The Burmese idea behind temporary ordination is generally this: “I have family commitments and am deeply immersed in samsāra. Although I cannot renounce for the entire life, I can manage for one week or one month. This wholesome deed of renunciation leads to the accumulation of potential (pāramī). If my circumstances permit in the future, I will ordain again, or perhaps ordain permanently.” Then if that man's wife wants a divorce, or if she dies, or when the children are grown up, it is much easier for him to become a monk since he has already friends in the Sangha and among faithful lay supporters who would support his ordination.

The Buddha knew beforehand what Devadatta would do, so why did he sanction his ordination? If he knew that Devadatta would create a schism in the Sangha, which only a bhikkhu can do, thus ensuring his rebirth in hell after death, why did he permit Devadatta to go forth? The Buddha realised that by practising as a monk for some years, gaining jhānas and psychic powers, that Devadatta would accumulate sufficient perfections to set a limit to his suffering in samsāra.
AIM WebsitePāli FontsIn This Very LifeBuddhist ChroniclesSoftware (Upasampadā: 24th June, 1979)
User avatar
Bhikkhu Pesala
 
Posts: 1921
Joined: Thu Jan 29, 2009 8:17 pm

Re: Temporary Ordination

Postby suanck » Tue Jan 26, 2010 1:12 pm

I understand that Temporary Ordination is popular in Burma, Thailand, Laos, and Cambodia, but this practice is not popular in Sri Lanka. Is it correct ?

Suan
suanck
 
Posts: 93
Joined: Sat Dec 05, 2009 7:51 am

Re: Temporary Ordination

Postby MJH » Wed Jan 27, 2010 10:09 pm

Bhikkhu Pesala wrote:The Burmese idea behind temporary ordination is generally this: “I have family commitments and am deeply immersed in samsāra. Although I cannot renounce for the entire life, I can manage for one week or one month. This wholesome deed of renunciation leads to the accumulation of potential (pāramī). If my circumstances permit in the future, I will ordain again, or perhaps ordain permanently.” Then if that man's wife wants a divorce, or if she dies, or when the children are grown up, it is much easier for him to become a monk since he has already friends in the Sangha and among faithful lay supporters who would support his ordination.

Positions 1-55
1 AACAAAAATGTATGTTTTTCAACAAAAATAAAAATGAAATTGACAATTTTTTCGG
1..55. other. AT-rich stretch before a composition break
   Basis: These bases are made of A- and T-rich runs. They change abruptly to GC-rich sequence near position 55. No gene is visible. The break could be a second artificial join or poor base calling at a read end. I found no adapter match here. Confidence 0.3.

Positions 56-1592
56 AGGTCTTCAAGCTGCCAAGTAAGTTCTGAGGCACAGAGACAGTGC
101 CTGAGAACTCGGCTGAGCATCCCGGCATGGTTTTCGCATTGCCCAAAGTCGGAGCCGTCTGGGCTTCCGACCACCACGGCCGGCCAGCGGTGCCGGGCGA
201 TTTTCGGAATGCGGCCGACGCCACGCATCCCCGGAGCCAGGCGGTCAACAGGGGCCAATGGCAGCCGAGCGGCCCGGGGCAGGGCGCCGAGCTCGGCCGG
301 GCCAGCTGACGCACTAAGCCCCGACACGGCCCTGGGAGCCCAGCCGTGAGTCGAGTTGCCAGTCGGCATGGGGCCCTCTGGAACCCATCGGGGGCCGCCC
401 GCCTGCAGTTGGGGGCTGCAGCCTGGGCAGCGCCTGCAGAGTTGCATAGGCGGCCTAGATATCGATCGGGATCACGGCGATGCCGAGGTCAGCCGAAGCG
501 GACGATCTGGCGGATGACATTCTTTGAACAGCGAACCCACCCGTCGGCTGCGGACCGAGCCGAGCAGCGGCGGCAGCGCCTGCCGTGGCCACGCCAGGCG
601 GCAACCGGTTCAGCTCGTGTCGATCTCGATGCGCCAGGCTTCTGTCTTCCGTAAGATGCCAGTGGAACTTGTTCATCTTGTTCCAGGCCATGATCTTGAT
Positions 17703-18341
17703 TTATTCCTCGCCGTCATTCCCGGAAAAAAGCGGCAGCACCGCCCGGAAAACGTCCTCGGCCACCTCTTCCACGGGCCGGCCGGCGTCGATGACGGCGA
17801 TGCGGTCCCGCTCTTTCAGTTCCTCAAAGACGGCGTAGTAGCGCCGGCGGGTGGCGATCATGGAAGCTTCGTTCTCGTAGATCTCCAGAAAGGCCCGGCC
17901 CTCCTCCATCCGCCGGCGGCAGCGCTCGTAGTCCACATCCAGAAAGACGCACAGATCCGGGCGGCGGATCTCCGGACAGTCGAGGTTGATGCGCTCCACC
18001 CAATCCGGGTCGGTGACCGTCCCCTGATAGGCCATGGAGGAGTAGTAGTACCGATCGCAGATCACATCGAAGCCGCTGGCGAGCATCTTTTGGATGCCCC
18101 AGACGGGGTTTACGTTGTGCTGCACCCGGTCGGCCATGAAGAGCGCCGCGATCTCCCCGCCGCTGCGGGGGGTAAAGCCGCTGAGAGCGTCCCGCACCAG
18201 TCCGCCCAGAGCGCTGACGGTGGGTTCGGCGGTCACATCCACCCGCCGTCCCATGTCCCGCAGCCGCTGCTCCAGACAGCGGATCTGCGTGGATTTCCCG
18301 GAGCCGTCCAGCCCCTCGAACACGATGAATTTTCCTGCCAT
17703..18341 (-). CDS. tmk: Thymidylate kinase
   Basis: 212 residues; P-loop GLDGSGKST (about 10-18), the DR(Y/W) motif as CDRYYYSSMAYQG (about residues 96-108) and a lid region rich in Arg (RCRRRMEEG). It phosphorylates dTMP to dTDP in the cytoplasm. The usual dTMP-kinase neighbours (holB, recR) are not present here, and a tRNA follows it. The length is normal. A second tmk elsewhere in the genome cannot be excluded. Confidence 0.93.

This is a very interesting thought. Ordination is something that I have never truly thought feasible given my responsibilities at this time. But after looking at this I'm seeing new possibilities. So a few thoughts pop up... Is this worth it? Knowing that you will return to lay life after a set amount of time.
MJH
 
Posts: 28
Joined: Sat Feb 07, 2009 11:54 pm
Location: Norway

Re: Temporary Ordination

Postby appicchato » Wed Jan 27, 2010 10:55 pm

MJH wrote:Is this worth it?


I believe that's a question only you can answer...
User avatar
appicchato
 
Posts: 1558
Joined: Wed Dec 31, 2008 12:47 am
Location: Bridge on the River Kwae

Re: Temporary Ordination

Postby meindzai » Wed Jan 27, 2010 11:02 pm

MJH wrote:
Bhikkhu Pesala wrote:The Burmese idea behind temporary ordination is generally this: “I have family commitments and am deeply immersed in samsāra. Although I cannot renounce for the entire life, I can manage for one week or one month. This wholesome deed of renunciation leads to the accumulation of potential (pāramī). If my circumstances permit in the future, I will ordain again, or perhaps ordain permanently.” Then if that man's wife wants a divorce, or if she dies, or when the children are grown up, it is much easier for him to become a monk since he has already friends in the Sangha and among faithful lay supporters who would support his ordination.


This is a very interesting thought. Ordination is something that I have never truly thought feasible given my responsibilities at this time. But after looking at this I'm seeing new possibilities. So a few thoughts pop up... Is this worth it? Knowing that you will return to lay life after a set amount of time.


Have you been to any centers or done any retreats yet? I would think that such things would be in order first. Also remember there are other options like longer retreats or a residency.

If the opportunity came up for me (time off, ability to travel) I wouldn't hesitate.

-M
meindzai
 
Posts: 555
Joined: Thu Jan 15, 2009 8:10 pm

Re: Temporary Ordination

Postby jcsuperstar » Thu Jan 28, 2010 3:06 am